Thursday, November 8, 2012

An oh-so-important (really) update on my life and treatment

Why wouldn't I use the "Sesame Street News Flash" graphic?

That.... was an eventful day. Let me tell you all about it.

Yesterday, I had my first regular visit with a psychiatrist, whom I see once a month, and my second session with a therapist, whom I see once a week. Oh, and also I commuted back and forth to work by train. Work was so hectic that I was scrambling to finish tasks until the very last minute before having to make a mad dash for the train station. But I made it, readers. I made it. I guess I'll find out how well I did when I return to work and look at my inbox. If it's full of complaints, then I'll deal with them one at a time. (I hope it isn't.)

But back to the headshrinker thing...

"I want to play a game," says the road.
A hugely under-reported issue in the health field is that many doctors and other medical professionals have their offices in nondescript professional buildings often nestled among a group of other nondescript professional buildings. Therefore, their offices can be damned tricky to find, and this is something which causes me stress. You know what else causes me stress? Driving to someplace new, especially if it's more than 20-25 minutes from my apartment. But my psychiatrist's office is in a community called Elgin, and it's maybe 40 minutes from where I live. Much of the drive time is spent on the expressways, which also number among my phobias. I rationally understand that our nation's highways were not deliberately designed as a baffling and cruel psychological experiment to torture me, Joe Blevins, personally. But it feels that way, you know? For you Illinois drivers in the audience, I took the 53 to the I-90 to get there. The I-90 is crawling with toll booths, which I hate and fear for multiple reasons. First I'm a cheapskate. Second, getting on and off the highway distracts me and makes me nervous. And third, I can't help but think of Sonny Corleone in The Godfather.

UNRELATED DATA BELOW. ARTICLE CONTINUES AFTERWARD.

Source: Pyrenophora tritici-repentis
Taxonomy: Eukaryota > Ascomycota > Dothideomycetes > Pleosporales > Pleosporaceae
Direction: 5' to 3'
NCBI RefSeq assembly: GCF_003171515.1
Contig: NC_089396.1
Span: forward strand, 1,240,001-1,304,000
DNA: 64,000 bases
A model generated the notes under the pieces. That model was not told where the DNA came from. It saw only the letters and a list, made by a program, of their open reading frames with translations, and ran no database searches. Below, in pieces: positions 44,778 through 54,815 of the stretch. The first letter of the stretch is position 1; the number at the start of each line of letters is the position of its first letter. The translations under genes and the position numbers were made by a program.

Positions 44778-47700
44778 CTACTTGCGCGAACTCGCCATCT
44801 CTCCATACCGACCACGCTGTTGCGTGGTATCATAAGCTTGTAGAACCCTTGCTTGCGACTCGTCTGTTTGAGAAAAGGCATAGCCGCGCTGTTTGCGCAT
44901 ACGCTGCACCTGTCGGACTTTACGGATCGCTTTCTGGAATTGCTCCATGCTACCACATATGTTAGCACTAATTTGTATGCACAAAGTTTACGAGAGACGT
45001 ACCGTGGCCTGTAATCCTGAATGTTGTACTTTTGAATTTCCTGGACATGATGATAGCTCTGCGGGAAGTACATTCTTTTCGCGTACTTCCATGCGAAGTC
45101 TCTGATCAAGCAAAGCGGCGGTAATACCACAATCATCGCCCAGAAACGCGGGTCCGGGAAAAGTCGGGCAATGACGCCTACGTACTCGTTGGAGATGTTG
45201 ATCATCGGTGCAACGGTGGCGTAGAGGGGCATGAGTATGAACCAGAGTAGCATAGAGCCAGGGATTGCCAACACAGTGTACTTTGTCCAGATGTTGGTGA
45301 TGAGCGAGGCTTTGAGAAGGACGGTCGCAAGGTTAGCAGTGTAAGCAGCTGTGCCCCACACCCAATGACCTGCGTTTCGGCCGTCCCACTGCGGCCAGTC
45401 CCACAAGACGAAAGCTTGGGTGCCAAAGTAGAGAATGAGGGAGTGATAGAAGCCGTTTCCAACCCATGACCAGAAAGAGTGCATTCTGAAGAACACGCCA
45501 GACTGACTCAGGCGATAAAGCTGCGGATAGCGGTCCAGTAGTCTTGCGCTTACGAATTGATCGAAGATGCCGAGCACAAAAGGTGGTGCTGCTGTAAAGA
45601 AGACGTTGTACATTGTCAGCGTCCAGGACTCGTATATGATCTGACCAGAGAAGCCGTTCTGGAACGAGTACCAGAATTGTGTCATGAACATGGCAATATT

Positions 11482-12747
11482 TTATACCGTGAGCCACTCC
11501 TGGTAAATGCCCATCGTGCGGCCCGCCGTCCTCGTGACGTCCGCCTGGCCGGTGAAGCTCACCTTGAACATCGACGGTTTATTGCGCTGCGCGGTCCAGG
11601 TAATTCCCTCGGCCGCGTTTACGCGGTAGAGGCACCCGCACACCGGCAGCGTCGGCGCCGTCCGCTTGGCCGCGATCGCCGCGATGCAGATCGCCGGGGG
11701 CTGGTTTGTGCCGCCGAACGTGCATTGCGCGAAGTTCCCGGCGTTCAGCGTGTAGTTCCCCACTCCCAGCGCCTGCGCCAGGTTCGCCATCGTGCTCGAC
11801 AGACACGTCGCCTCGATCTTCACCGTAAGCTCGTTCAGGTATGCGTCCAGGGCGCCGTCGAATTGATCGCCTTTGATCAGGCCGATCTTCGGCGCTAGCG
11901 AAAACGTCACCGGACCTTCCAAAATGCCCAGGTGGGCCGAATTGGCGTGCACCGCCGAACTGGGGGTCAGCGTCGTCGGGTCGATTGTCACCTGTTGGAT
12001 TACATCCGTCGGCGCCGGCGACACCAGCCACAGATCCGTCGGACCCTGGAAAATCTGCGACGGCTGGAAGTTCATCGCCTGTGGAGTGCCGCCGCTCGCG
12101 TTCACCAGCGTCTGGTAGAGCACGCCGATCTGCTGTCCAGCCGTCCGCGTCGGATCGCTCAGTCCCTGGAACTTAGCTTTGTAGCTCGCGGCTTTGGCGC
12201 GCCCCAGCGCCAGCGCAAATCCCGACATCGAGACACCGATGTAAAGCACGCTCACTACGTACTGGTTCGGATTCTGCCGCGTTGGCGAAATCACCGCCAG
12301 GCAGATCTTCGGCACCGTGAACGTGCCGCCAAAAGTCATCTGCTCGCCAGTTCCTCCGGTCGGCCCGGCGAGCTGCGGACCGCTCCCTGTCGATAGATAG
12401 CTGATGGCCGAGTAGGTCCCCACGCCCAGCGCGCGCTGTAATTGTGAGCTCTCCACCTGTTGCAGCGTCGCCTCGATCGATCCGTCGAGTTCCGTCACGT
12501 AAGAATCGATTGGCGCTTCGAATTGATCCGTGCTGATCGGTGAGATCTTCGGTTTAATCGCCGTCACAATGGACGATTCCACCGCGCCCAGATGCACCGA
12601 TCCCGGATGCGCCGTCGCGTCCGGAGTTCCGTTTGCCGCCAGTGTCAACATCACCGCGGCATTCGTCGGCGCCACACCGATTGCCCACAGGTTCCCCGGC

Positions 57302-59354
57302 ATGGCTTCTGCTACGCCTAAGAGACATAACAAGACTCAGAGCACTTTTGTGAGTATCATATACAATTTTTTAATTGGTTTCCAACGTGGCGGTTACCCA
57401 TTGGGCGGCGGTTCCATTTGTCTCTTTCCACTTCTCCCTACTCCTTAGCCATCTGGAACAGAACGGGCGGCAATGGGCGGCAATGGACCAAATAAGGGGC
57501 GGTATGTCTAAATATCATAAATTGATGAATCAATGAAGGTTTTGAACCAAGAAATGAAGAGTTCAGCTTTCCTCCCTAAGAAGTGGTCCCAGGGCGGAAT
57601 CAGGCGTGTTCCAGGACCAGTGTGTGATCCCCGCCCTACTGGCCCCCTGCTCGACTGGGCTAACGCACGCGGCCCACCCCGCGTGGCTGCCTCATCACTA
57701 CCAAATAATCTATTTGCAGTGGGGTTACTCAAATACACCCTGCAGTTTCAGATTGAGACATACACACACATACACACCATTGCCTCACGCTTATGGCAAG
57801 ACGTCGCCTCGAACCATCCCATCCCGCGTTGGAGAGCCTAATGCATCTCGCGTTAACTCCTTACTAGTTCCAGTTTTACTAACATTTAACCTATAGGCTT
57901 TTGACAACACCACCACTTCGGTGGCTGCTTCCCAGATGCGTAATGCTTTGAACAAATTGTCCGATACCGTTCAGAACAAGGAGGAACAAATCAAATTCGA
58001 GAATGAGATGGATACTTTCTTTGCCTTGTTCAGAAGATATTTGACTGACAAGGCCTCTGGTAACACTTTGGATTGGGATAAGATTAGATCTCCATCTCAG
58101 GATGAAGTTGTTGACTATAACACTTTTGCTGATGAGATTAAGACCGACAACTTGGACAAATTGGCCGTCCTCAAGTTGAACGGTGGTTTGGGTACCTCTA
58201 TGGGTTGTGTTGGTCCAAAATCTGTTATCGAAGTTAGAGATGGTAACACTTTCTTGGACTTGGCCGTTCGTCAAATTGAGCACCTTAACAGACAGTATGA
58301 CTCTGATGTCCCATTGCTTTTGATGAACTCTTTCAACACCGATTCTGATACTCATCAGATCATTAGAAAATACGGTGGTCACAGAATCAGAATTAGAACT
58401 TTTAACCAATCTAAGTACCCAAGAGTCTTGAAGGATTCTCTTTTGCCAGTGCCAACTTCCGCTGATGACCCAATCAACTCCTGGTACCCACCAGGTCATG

Bob Newhart he ain't.

But I got there and back, and now I'm "seeing a psychiatrist." I put that phrase in quotes because the experience is not at all like The Bob Newhart Show. I don't lie down on a couch and chat with him about my issues or anything. He's just an officious, distant medical professional with whom I spent about five minutes discussing my medications and the effect they were having on me. The good news is that I'm down from four meds to two. The Norvasc and Restoril have been benched, and he swapped out Wellbutrin for Celexa. Hopefully, this change will restore my libido. But, honestly, the whole "psychiatrist" experience is very impersonal. I spent most of the time filling out forms. Seeing a psychiatrist, in truth, is like seeing the Pope as he waves to a crowd from a balcony. My shrink's opening line to me was, "Do I know you?" I reminded him that, yes, we'd met a few weeks ago at the behavioral health center. I must have made a terrific impression on him.

The real "action" here takes place in therapy. Once a week, I meet with a woman in a nice, secluded and comfortable room, and I just vent about whatever's going on in my life. You can discuss a lot in an hour, and I talked through a number of issues, including my recent experience with the woman I call Helen. My therapist pointed out the obvious to me: a psych ward is maybe not the greatest place to pick up women. Whoops! Live and learn, right?

Before I leave you, I want to share a song which pretty much summarizes what it's like to see a therapist. It's called, appropriately enough, "Everything Reminds Me of My Therapist," and it's written and performed by Nancy Tucker.

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